If there ever was a time for “that escalated quickly” in gif form, this day would probably be it. The Storm Prediction Center has outlined an enhanced area for severe storm activity today across Northern and Central Texas. Let’s take a look.

Today’s SPC Outlook. The enhanced area includes the entire DFW metroplex.

The Setup

A small, compact shortwave trough embedded in a broader area of SW flow aloft will overspread the dryline this afternoon, which is 100% going to cause numerous storms in North Texas and Southern Oklahoma.

  • The 850mb winds are reasonably strong but they are more out of the southwest, which is less common with tornadoes on the Southern Plains but more common with giant hail events.
  • 500mb winds are creating vey elongated hodographs, coming in at 60kts or more.
  • Dewpoints are very rich for this time of year, in the mid and even upper 60s.
850mb winds at 5 p.m. shows a SW component to them.
You can see the stronger batch of winds over Texas associated with the compact shortwave at 500mb.


With a powerful but compact shortwave arriving, the conditions in the atmosphere will rapidly improve throughout the day. As storms initially form in the early-mid afternoon, the environment will not be very supportive of supercells, but will rapidly evolve into an atmosphere that will support very powerful supercells by sunset.

Initial storms should start forming 1-3 p.m. across North and Central Texas.
The initial environment is characterized by strong 0-6km bulk shear but very, very poor storm-relative helicity. This environment would result in storms taking awhile to organize without rapid evolution.
By 5 p.m. though, a few supercells should have evolved over North Texas. These should one a giant hail risk along with a low risk of tornadoes.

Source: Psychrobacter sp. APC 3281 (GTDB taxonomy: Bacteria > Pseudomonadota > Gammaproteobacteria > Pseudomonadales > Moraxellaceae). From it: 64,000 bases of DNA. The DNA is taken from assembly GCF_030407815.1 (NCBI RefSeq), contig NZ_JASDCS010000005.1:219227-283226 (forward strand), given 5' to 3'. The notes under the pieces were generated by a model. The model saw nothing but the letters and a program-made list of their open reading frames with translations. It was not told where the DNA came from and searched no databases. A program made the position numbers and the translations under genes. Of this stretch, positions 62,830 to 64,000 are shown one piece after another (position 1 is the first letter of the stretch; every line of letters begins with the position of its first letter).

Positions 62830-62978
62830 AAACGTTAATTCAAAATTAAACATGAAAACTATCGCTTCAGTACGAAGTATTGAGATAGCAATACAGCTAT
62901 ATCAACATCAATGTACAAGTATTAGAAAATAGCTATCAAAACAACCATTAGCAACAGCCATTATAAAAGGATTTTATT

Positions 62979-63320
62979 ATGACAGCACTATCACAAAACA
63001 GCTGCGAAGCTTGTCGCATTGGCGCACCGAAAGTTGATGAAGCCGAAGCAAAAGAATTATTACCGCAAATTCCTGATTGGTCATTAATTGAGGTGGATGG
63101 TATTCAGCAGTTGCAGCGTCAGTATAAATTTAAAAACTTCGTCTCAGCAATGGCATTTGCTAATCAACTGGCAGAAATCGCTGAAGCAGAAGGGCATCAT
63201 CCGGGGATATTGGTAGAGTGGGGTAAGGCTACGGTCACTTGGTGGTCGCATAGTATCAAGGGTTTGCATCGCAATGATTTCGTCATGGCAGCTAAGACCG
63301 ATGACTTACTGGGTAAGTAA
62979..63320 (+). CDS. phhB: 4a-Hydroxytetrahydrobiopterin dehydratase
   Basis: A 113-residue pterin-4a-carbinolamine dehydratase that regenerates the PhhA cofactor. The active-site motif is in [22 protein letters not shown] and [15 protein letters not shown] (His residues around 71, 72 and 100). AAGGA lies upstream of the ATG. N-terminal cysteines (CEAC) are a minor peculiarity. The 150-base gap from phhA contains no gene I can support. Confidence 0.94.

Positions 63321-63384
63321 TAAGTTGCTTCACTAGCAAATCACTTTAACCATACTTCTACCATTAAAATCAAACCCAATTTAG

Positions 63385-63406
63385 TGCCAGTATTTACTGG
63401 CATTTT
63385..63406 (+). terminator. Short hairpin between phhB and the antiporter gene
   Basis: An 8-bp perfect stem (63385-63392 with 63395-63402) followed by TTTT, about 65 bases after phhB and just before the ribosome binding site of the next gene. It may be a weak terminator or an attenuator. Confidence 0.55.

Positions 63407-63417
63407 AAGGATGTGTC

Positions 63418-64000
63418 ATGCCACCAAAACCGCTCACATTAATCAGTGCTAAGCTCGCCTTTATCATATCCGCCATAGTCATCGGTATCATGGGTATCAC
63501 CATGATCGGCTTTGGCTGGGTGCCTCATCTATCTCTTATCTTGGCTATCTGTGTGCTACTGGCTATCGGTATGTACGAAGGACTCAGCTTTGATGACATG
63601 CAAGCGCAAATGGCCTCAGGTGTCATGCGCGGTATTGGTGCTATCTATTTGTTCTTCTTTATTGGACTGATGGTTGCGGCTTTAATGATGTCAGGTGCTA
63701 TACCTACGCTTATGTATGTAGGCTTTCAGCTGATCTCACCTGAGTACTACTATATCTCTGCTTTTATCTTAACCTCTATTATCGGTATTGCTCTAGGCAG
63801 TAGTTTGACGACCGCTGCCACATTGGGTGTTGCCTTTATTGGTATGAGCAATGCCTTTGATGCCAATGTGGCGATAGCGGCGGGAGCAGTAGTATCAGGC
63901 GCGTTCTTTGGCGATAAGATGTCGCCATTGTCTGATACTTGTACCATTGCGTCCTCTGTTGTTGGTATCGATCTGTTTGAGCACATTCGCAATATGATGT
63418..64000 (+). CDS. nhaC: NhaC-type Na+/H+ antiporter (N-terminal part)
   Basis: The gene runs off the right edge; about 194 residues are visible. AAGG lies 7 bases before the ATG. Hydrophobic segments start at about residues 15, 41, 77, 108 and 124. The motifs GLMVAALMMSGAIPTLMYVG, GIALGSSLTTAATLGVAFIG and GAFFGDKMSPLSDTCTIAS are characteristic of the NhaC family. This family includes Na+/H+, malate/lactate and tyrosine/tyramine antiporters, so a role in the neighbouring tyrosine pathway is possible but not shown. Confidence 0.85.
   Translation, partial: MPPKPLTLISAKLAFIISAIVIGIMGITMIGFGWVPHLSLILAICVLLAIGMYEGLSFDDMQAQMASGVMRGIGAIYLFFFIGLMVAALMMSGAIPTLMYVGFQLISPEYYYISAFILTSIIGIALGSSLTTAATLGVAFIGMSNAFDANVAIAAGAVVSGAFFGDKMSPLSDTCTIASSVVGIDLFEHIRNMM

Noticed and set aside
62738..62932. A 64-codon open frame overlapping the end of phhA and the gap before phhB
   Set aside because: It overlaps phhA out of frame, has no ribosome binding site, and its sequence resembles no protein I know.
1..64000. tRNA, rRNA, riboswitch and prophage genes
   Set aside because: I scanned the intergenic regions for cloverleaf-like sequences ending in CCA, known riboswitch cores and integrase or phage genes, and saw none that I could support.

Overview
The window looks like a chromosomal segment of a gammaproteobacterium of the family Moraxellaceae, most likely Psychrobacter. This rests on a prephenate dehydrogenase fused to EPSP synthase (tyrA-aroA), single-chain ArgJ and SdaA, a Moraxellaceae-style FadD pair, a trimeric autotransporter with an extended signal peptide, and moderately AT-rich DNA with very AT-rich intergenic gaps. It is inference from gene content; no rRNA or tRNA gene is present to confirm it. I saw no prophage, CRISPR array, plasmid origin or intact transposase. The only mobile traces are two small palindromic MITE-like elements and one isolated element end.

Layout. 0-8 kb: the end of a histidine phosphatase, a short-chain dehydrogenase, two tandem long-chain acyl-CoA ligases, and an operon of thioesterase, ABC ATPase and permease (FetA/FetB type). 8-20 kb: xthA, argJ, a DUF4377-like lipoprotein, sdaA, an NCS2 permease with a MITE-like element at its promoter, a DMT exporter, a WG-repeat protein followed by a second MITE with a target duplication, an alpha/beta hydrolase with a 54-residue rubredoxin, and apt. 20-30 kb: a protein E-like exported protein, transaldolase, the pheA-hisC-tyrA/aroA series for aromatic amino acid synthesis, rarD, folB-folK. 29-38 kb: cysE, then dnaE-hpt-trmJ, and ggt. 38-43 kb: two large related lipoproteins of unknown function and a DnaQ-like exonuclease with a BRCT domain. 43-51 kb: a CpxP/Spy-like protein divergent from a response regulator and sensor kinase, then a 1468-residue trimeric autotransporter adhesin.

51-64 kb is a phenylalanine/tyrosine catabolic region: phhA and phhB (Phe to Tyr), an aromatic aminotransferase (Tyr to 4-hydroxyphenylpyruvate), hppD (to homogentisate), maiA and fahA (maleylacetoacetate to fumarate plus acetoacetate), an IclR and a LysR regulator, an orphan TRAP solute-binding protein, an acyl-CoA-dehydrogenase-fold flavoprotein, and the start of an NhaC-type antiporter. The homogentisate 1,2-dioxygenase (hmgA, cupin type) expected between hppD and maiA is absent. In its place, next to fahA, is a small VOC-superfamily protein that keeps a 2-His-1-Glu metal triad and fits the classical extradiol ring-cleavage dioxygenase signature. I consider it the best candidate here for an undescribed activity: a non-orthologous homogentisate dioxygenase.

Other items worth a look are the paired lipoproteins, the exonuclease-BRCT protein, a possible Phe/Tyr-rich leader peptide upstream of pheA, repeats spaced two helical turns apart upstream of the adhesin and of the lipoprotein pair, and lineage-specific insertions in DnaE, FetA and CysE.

The environment still won’t fully support strong tornadoes by 5 p.m. — at least presumably. However, tornado warnings on a supercell or two will likely begin happening in the early evening with the biggest risk being hail of baseball to softball size.
The balance today, and what to look for, is how storms evolve from about 4-7 p.m. In most CAMs, storms become very crowded very fast. The HRRR represents a ‘most favorable scenario’ in maintaining dominant supercell mode amidst a lot of multicell clusters.
Any mature, dominant supercells would pose a tornado risk in the 5-8 p.m. hours. This risk is entirely dependent on storm mode/evolution — but a supercell with clean inflow would be capable of a tornado or three this evening.

Overall Thoughts

Today is a day that SCREAMS giant hail. North and Central Texas is a hotbed for giant hail in early April it seems. I’ve intercepted numerous supercells flinging baseballs or larger this time of year in this part of the country.

The tornado risk is something else entirely. The SPC has an enhanced area of tornado risk outlined in North/Central Texas, but I don’t think that risk materializes until 5-8 p.m. or so — but only if storm mode is cooperative.

  • Storms will form 1-3 p.m. with an initial big hail risk.
  • A few supercells will likely evolve in a quickly upscale growing cluster in a rapidly improving environment in the first couple of hours after storm initiation. Expect giant hail in the afternoon/early evening.
  • If you can keep a dominant supercell mode with clean inflow, a tornado risk is going to materialize in the evening with just enough you could convince me a strong tornado or two (EF2+) are very possible.
  • The likely convective evolution will be all roads lead to messy along and north of the DFW metroplex with time.
  • The most likely area for any tornado threat will likely be on the south end of the convective mess, probably along and south of the DFW metroplex.